Surviving Your First Year as a Wedding Planner—Part 2
Last week, Heather Vickery of Greatest Expectations spoke about the importance of setting up effective structures in your wedding planning business. Today, she shares the other two steps of her three-part business success formula: community and authenticity!
I cannot stress enough how important it is to know your local wedding planning community. Attend as many networking events as possible. Meet people and know their work. A good referral is better than any advertising you’ll ever do. Build a community of wedding industry peers that will lift you, challenge you and help you along the way. Do not ever badmouth another wedding vendor. This will always come back to haunt you and you always catch more bees with honey! Remember that competition is healthy, and a rising tide lifts all boats.
Not only is networking an excellent opportunity to meet people who could refer business to you but it is also a wonderful way learn more about the industry and grow as a planner. Partner with other vendors to plan some of these networking functions. Some areas have a program called Thursday Therapy, where wedding professionals gather to meet, share stories, and enjoy each other’s company. Another is Creative Chics, which goes beyond social networking and does educational programs as well. Look for things like this in your area. If there isn’t one, create it and become the expert go-to person!
When you first start your event planner career, your portfolio will be small and perhaps not fully representative of the types of events you want to do and the clients you want to attract. Styled shoots are a wonderful way to show your talent, build relationships and add to your portfolio. They afford unending opportunities to be creative and collaborate with new people. Many blogs and magazines will publish well done styled shoots so it is a great opportunity to get your name out there and have your work published.
Personally, I believe this is the hardest and, perhaps, most crucial part. Know who you are! Identify what you uniquely bring to the industry. It is so important to spend time knowing why you do this job. What motivates you to get up every day, give 100% and come back again tomorrow? Why are you valuable?
Each of us brings a special and unique “superpower” to the world, and as such to our clients and the wedding industry at large. I believe my super power is the ability to hear what someone is truly saying, re-frame it and then share it in a way that is actionable and productive. What is your super power? Learn it. Share it. Market it. Know that you are the only person who can bring your unique talents to the table.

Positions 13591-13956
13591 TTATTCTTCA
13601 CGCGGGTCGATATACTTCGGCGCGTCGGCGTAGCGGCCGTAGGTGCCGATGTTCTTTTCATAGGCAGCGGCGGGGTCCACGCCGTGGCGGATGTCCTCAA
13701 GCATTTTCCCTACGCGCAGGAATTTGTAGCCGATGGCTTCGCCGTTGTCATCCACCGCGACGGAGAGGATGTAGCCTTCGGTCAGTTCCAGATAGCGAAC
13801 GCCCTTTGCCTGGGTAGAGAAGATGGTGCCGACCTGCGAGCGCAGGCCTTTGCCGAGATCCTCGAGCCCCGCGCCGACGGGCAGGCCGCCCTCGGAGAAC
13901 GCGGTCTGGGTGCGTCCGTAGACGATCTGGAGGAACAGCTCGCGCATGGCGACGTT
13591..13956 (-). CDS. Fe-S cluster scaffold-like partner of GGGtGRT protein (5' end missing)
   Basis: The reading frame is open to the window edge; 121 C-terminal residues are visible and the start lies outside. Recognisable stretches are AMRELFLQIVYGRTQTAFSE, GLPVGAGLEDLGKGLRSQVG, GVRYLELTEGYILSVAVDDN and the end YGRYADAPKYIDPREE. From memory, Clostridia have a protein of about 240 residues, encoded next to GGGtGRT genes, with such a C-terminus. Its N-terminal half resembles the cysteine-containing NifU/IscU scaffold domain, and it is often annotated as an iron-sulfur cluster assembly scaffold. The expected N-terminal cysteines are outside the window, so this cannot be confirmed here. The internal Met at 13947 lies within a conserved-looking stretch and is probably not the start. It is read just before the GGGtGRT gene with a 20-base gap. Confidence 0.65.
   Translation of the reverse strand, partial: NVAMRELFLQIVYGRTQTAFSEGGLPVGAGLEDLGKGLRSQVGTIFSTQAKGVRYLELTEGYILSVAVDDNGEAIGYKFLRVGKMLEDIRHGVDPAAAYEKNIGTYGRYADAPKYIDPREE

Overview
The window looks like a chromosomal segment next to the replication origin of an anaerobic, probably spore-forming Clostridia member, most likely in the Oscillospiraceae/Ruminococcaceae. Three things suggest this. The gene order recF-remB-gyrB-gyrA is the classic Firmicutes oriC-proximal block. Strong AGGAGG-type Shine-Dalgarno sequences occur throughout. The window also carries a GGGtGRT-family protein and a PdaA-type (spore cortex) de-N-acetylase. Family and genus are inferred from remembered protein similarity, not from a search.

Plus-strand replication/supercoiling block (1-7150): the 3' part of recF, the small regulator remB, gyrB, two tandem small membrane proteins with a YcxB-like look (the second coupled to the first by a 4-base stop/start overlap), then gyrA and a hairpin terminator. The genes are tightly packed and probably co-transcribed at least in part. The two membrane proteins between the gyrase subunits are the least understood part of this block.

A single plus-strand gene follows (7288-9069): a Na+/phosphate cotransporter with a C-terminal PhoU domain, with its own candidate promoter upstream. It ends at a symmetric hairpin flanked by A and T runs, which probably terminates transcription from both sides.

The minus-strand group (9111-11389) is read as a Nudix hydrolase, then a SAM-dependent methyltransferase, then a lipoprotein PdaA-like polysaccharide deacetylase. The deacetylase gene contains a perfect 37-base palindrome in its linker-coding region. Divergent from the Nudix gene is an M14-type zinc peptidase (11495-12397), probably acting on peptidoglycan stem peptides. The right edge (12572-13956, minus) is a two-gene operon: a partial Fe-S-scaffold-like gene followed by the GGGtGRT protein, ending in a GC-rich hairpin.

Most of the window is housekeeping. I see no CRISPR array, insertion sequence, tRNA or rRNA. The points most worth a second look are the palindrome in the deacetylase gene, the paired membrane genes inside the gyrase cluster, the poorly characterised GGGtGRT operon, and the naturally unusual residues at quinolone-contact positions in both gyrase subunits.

When you are living an authentic life and running an authentic business, you develop the unique ability to judge yourself solely on your own actions. While you might be inspired by other planners, you are not comparing yourself to them—your superpowers are different—and there is room for all of us in this exciting industry.
Infuse authenticity in every aspect of your wedding planner business. When you are setting boundaries for yourself, consider everything that is important in your life, not just your business, and plan for those things. Preserve what matters most to you. By valuing those things, you are going to be a better business owner. You will garner more respect from your clients and your job will be so much more meaningful.
For me, my children are my number one priority. Because being their primary care provider is key, I build my work day around their school day. I set firm hours and stick to them. I also stay home on Mondays and Wednesdays with my youngest daughter. I don’t take work calls, check work emails or schedule appointments on those days. I am upfront with my clients about these things and, therefore, manage everyone’s expectations up front. As long as you authentically communicate with your clients and vendors, you can set up any rules of play you want!
Authenticity can also apply to when, where, and how you advertise. Not to mention who you choose to work with. I have some pretty hard and fast rules regarding inclusion. It is clearly stated on my website that my company is committed to creating a culture which reflects the diversity of our clients. With that goal in mind: we understand, accept, and celebrate differences among people. We welcome everyone and do not discriminate on the basis of race, ethnicity, age, religion, physical ability, sexual orientation, gender identity, and gender. I only work with vendors who believe in the same things.
By running an authentic business, I attract authentic clients and creative partners who are passionate, value me and my work, and enrich my life (and I believe I enrich theirs as well).